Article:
During my years at elementary school at the Hebrew Academy of Washington, DC, I learned that the holiday of Purim commemorates the heroism of Esther, the Jewish wife of the king of Persia. She courageously saved the Jewish community from extermination plotted by the king’s wicked advisor Haman, who makes Jaffar in Disney’s movie “Aladdin” look like a good guy.
We were also told in class that when Esther discovered Haman’s evil designs against the Jews, she fasted for three days and then begged the king to save her people.
As children, what interested us the most was the fact that we were actually encouraged to make noise at the synagogue with our groggers when the name Haman was mentioned during the reading of the Megillah (the Book of Esther). And of course, for us the other main highlight of the holiday was eating hamantaschen.
Our curriculum did not include a discussion of why poppy seeds are the most common filling for hamantaschen. Only much later did I find out that the popularity of poppy seeds is also related to the Purim story.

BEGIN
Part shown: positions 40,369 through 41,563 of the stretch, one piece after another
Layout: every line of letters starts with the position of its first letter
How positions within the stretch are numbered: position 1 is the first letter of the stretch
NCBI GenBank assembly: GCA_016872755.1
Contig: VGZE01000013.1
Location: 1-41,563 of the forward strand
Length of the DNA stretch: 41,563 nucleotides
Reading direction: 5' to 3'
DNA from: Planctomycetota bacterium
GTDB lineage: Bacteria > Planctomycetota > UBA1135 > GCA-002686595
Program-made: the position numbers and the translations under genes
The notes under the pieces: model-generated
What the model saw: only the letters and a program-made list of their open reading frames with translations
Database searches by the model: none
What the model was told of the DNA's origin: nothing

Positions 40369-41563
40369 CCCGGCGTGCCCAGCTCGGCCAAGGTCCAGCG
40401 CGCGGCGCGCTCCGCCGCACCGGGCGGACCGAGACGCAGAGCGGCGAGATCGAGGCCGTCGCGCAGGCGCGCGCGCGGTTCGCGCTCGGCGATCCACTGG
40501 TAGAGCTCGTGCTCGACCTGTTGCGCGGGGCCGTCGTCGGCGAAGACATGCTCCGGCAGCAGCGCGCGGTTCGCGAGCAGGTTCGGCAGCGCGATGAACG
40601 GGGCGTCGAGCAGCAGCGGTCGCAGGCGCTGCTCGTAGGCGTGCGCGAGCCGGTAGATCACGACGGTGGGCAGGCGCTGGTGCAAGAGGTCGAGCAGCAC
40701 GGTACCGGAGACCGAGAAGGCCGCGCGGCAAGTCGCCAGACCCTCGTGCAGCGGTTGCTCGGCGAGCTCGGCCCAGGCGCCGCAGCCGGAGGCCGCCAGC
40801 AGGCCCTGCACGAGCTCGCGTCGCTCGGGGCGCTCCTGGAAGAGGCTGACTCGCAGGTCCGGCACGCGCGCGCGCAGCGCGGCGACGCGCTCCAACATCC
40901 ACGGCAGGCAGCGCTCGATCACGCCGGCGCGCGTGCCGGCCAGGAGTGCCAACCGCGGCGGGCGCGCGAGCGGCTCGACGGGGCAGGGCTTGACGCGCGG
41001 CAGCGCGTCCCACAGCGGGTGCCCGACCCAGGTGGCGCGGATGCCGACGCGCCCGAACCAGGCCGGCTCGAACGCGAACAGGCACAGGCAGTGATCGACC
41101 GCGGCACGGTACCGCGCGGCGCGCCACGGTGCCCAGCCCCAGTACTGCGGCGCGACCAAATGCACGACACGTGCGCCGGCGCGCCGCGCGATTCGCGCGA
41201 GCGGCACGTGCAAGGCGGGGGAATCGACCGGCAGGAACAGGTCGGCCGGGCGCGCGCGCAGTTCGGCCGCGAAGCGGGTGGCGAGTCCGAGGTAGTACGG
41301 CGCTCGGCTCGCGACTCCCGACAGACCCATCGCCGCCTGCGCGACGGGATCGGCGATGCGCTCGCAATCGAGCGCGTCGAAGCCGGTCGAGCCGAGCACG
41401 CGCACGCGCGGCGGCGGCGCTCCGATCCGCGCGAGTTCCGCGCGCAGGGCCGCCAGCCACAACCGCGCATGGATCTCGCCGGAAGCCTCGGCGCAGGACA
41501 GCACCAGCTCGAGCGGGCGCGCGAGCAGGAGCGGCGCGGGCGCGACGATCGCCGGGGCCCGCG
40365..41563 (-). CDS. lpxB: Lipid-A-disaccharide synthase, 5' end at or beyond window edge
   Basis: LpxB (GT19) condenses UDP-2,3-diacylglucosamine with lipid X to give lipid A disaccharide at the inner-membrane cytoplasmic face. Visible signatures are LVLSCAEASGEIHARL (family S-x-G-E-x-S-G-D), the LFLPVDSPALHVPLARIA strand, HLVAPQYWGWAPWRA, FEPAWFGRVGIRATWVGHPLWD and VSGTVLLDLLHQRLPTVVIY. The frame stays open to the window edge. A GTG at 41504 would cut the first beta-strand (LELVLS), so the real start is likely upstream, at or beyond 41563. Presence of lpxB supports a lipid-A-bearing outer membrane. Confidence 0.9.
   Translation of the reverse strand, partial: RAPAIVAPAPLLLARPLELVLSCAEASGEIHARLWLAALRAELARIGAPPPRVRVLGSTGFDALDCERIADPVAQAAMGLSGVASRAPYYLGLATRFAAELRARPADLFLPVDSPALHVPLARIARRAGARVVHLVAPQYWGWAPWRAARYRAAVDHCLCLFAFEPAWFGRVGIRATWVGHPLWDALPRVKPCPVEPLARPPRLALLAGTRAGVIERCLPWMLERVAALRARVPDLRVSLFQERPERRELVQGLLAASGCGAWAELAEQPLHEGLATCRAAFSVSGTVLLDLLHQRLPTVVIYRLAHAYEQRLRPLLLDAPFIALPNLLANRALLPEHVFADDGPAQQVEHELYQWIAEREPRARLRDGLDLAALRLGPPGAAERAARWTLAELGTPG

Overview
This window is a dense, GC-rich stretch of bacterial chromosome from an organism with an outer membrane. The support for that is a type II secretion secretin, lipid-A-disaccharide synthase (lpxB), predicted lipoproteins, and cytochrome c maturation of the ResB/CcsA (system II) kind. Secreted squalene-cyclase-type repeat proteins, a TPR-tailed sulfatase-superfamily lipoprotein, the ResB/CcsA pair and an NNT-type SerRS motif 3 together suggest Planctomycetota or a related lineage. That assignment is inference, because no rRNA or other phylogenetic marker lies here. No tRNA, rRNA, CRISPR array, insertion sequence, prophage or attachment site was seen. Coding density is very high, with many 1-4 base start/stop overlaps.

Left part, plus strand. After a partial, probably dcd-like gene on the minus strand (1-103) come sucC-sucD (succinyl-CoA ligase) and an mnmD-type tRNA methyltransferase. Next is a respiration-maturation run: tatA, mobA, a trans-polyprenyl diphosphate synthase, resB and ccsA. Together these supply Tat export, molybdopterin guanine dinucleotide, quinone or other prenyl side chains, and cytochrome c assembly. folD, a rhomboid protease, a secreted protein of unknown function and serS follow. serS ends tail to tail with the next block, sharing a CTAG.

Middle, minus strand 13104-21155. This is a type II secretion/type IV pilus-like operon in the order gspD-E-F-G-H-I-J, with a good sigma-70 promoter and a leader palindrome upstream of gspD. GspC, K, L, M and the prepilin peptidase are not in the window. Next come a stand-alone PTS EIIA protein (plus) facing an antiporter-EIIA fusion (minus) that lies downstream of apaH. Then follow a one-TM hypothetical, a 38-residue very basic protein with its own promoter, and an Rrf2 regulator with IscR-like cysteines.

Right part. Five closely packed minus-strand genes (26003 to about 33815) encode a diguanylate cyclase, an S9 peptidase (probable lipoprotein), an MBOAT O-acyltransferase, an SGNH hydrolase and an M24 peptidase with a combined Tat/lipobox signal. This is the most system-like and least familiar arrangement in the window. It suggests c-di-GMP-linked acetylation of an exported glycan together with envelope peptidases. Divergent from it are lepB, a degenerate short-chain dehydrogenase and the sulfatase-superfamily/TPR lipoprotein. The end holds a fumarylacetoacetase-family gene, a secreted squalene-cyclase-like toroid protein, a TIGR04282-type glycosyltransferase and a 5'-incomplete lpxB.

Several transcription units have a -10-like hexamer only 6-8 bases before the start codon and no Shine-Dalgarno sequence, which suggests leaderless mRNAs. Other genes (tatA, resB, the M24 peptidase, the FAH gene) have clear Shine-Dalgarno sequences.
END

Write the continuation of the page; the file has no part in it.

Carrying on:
According to tradition, Esther became a vegetarian when she moved into the king’s palace in order to avoid eating food that was not kosher. To sustain herself, she ate seeds, nuts and legumes, which are rich in nutrients. Therefore many Jewish communities observe a custom of including beans, chickpeas, poppy seeds, nuts and dried fruits in Purim menus and sweets.
North African Jews begin the holiday with a dish of couscous embellished with raisins and enriched with butter. Tunisians serve a first course of fava beans with hard boiled eggs. Moroccan Jews serve a variety of colorful cooked salads as hors d’oeuvres in their Purim banquet. My mother, who was born in Poland, prepared a wonderful kugel of noodles layered with raisins and apples and spiced with cinnamon. Another central European Purim favorite is noodles sprinkled with poppy seeds.
In Queen Esther’s honor, here is a vegetarian menu for Purim.
- Spicy Moroccan carrot salad
- Eggplant puree with garlic and coriander, served with pita bread
- Cumin-scented chickpeas
- Broccoli with lime juice dressing
- Creamy couscous with raisins
- Hamantaschen with poppy seed-raisin filling
Faye Levy is the author of Healthy Cooking for the Jewish Home (Morrow), 1,000 Jewish Recipes (Wiley) and Jewish Cooking For Dummies (Wiley).
The words of this author reflect his/her own opinions and do not necessarily represent the official position of the Orthodox Union.